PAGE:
9 7 30 Vision In Flight (Con’t) PROPER CLEARING/SCANNING TECHNIQUES: An efficient scan pattern is paramount to visual collision avoidance procedures. In developing a proper scan technique, remember that when your head is in motion, vision is blurred and the brain will not be able to identify conflicting traffic. Therefore a constant motion scan across the windscreen is practically useless. A proper scan technique is to divide your field of vision into blocks approximately 10 to 15 degrees wide. Examine each block individually using a system that you find comfortable, perhaps from left to right or starting from the left and moving to the right, then back to the left again. This method enables you to detect any movement in a single block. It takes only a few seconds to focus on a single block and detect conflicting traffic. Remember to refocus your eyes on an object far from your aircraft (> 5 miles) after each check of your instruments… otherwise, your eyes will still be focused for close vision, making your visual lookout virtually useless. A moving target attracts attention and is relatively easy to see. A stationary target or one that is not moving in your windscreen is very difficult to detect and is the one that can result in a MIDAIR COLLISION. The time to perceive and recognize an aircraft, become aware of a collision potential and decide on appropriate action, may vary from as little as 2 seconds to as much as 10 seconds or more depending on the pilot, type of aircraft and geometry of the closing situation. Aircraft reaction time must also be added. By the way, any evasive maneuver contemplated should include maintaining visual contact with the other aircraft, if practical. Training Areas: C-130s and C-17s fly in the Mat-Su Valley and surrounding areas as low as 300’ AGL and up to 6,000’ MSL between 130-300 Knots. Avoidance Information: Alaska C-130s and C-17s are equipped with TCAS. Using your transponder (if equipped) will help them avoid you. They operate VFR and IFR in the Mat-Su Valley primarily during daylight hours, Monday through Friday. During winter months, both C-130s and C- 17s operate late into the night. Often fly in formations of two to six aircraft at co- altitudes. If you see one, look for more 2,000’ to 4,000’ in-trail. After a flight through the Mat-Su Valley, C-130s/C- 17s commonly will use R-2203 as a drop zone. When R-2203 is used, they enter from the north or west and may be performing an airdrop as high as 18,000 feet MSL. Typical recovery from R-2203 includes a turn-out to the west and climb to 2,000’ MSL. Crews usually monitor ATC during IFR and Common Traffic Advisory Frequency (CTAF), during VFR low level, using their VHF radio. NOTE: See pg 14 for more R2203 information C-130/C-17 Avoidance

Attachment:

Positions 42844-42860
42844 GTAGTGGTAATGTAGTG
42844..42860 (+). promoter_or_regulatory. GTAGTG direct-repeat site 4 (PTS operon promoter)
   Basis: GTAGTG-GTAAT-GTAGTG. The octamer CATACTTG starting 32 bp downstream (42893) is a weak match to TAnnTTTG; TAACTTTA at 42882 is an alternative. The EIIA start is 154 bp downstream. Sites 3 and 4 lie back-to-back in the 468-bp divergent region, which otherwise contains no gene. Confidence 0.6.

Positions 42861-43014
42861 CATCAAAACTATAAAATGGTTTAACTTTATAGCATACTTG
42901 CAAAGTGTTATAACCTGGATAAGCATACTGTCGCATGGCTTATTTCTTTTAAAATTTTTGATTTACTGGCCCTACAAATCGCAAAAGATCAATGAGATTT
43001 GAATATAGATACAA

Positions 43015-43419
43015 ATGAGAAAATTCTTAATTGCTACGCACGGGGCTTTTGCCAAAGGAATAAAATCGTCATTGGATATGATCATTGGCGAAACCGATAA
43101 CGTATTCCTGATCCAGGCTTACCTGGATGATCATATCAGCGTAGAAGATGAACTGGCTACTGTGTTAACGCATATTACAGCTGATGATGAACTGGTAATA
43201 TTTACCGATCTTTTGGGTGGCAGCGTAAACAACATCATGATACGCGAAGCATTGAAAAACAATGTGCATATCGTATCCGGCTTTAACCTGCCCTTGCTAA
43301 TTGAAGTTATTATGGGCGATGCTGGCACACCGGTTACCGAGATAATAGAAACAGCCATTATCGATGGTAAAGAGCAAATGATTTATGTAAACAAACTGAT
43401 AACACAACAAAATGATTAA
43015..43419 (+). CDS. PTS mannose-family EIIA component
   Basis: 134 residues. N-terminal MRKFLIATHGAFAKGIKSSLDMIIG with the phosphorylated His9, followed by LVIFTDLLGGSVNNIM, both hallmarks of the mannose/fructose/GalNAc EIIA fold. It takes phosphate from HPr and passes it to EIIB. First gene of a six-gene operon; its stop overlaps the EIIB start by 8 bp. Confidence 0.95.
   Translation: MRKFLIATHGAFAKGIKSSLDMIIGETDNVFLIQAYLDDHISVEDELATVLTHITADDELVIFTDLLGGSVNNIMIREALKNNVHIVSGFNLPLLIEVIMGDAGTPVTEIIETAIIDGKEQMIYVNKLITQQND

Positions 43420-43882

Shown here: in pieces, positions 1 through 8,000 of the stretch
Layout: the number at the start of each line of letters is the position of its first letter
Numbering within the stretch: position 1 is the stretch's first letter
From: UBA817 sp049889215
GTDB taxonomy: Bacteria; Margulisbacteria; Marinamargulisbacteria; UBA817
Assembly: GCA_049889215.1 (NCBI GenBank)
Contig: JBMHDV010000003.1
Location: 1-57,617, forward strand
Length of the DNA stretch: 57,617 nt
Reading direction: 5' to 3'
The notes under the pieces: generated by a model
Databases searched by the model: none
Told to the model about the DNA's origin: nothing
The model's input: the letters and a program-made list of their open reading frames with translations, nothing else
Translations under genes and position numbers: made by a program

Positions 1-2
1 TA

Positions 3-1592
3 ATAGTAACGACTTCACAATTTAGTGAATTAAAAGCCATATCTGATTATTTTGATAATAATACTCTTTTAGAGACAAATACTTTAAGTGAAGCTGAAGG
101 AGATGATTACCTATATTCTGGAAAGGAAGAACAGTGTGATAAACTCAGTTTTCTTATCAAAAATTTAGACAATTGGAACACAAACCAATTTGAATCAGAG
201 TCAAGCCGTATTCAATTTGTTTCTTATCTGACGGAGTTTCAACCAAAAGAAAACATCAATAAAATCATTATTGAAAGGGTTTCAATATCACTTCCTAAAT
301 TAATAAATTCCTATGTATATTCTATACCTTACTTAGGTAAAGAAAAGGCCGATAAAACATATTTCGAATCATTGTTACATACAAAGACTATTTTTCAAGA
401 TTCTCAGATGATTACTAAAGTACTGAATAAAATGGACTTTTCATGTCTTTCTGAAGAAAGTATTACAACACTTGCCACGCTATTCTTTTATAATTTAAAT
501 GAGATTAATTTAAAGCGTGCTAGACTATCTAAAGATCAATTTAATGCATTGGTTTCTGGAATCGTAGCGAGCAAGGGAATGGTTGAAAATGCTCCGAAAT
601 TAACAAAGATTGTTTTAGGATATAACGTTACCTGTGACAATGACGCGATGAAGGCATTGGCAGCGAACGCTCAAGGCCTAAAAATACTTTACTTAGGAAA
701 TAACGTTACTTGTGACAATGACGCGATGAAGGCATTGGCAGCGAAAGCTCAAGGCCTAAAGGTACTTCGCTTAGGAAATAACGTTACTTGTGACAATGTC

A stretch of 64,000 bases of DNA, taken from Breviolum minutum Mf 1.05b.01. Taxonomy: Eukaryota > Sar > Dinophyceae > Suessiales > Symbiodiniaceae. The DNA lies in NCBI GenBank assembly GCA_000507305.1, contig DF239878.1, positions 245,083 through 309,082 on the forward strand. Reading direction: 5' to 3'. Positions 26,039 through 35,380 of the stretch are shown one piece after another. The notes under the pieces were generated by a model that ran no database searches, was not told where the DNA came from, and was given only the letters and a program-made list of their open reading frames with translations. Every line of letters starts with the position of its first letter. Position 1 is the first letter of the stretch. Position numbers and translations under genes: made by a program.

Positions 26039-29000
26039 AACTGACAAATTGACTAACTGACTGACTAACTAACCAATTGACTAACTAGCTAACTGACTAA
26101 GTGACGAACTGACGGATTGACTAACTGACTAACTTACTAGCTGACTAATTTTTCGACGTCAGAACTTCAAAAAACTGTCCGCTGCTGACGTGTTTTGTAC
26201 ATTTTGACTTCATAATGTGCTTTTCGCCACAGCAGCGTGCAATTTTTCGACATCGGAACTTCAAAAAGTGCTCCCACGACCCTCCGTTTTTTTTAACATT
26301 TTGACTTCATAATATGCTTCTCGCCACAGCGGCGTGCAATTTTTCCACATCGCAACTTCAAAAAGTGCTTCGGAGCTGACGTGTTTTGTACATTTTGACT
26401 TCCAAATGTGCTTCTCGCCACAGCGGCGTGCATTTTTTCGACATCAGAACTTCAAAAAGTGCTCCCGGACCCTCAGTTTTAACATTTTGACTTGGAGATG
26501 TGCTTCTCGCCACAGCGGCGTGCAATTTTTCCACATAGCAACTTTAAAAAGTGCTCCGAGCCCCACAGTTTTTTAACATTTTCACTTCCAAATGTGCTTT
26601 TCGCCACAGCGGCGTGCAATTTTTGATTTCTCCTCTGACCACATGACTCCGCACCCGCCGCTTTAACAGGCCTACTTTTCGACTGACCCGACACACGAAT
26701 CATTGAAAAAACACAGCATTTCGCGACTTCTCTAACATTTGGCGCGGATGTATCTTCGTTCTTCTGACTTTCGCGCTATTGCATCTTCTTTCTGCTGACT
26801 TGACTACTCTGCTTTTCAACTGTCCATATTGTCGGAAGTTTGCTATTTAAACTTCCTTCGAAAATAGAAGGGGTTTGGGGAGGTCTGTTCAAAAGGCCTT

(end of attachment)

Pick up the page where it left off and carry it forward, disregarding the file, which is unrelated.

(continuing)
10 29 8 You cannot see all objects in your field of vision with equal clarity. Visual acuity is best in a central area of about 10 to 15 degrees and decreases steadily toward the periphery of the visual field. A similar limitation of the eyes is binocular vision. For the brain to believe what is being seen, visual cues must be received from both eyes. The mind seldom believes that the object is really there if it is visible to one eye but obstructed from the other by a strut or windshield frame. A visual limitation that few pilots are aware of is the time the eyes require to focus on an object. Focusing is an automatic reaction, but to change focus from a nearby object, such as an instrument panel, to an aircraft one mile away, may take two or more seconds. Vision In Flight: The most advanced piece of flight equipment in any aircraft is the human eye, and since the number one cause of Midair Collisions is the failure to adhere to the see-and-avoid concept, efficient use of visual techniques and knowledge of the eye’s limitations will help pilots avoid collisions. Your vision’s clarity is influenced by some characteristics of the objects you are viewing, including: Your distance from the object The size, shape, and movement of the object The amount of light reflected by the object The object’s contrast with the surrounding environment Vision In Flight General C-17 Valley Low Levels ANCHORAGE C-17 Operations in the Valley Cruise Speeds: 200-250 KIAS Low Level Altitude: 300’ – 2000’ AGL Flight Times: normally 1000-0100 NVG Operations: Navigation and Anti-Collision lights on, White lights pointed to sides Ops vicinity Wasilla/Big Lake: Usually 1500’ -2000’ MSL Ops into R2203: Usually 500’ – 2000’ AGL from North Shore Knik Arm to R2203 (see pg 14 for more R2203 info) Radios/Transponder: Mode 3C, S (TCAS), VHF (ATC), UHF (R2203)

11 TCAS is a computerized avionics device which is designed to reduce the danger of mid-air collisions between aircraft. It monitors the airspace around an aircraft, independent of air traffic control, and warns pilots of the presence of other aircraft which may present a threat of midair collision. TCAS indication Traffic Advisory (TA): The TA warns the pilot that another aircraft is in near vicinity, announcing "traffic, traffic", but does not offer any suggested remedy; it is up to the pilot to decide what to do. Without altitude encoding, TCAS is unable to show whether your are at the same altitude or not! Resolution Advisory (RA): The RA provides the pilot direct vocalized instructions to avoid danger. By knowing the altitude and location of the conflicting traffic, they system is able to determine the safest action and advise a change in altitude by announcing, "descend, descend" or "climb, climb“. TCAS alert depends on YOUR transponder setting. VFR traffic is strongly encouraged to operate an altitude reporting transponder in all classes of airspace. Bottom Line - TCAS needs YOU to squawk altitude! Elmendorf AFB Aircraft (Con’t) BOEING E-3B SENTRY (AWACS) - The E-3 is an airborne warning and control system (AWACS) aircraft providing command and control, and capable of all-weather long range surveillance. E-3s are equipped with UHF and VHF radios but are not equipped with TCAS. In the local pattern their radar is not operating and therefore they are using basic see and avoid techniques for traffic separation. They are usually seen flying in the Elmendorf traffic pattern or holding over Goose Bay, and are very visible due to their white paint scheme and large radome attached to fuselage. In the pattern they fly at 150- 225 knots. 9 28 APPROACH SPEEDS 130 - 180 KIAS CRUISING SPEEDS 380 - 450 TAS CEILING 45,000 FT Traffic Collision Avoidance System (TCAS) TA/RATransponder w/ Alt TA OnlyTransponder w/out Alt No TCAS indicationsNo transponder TCAS ResponseConflicting Aircraft Equipment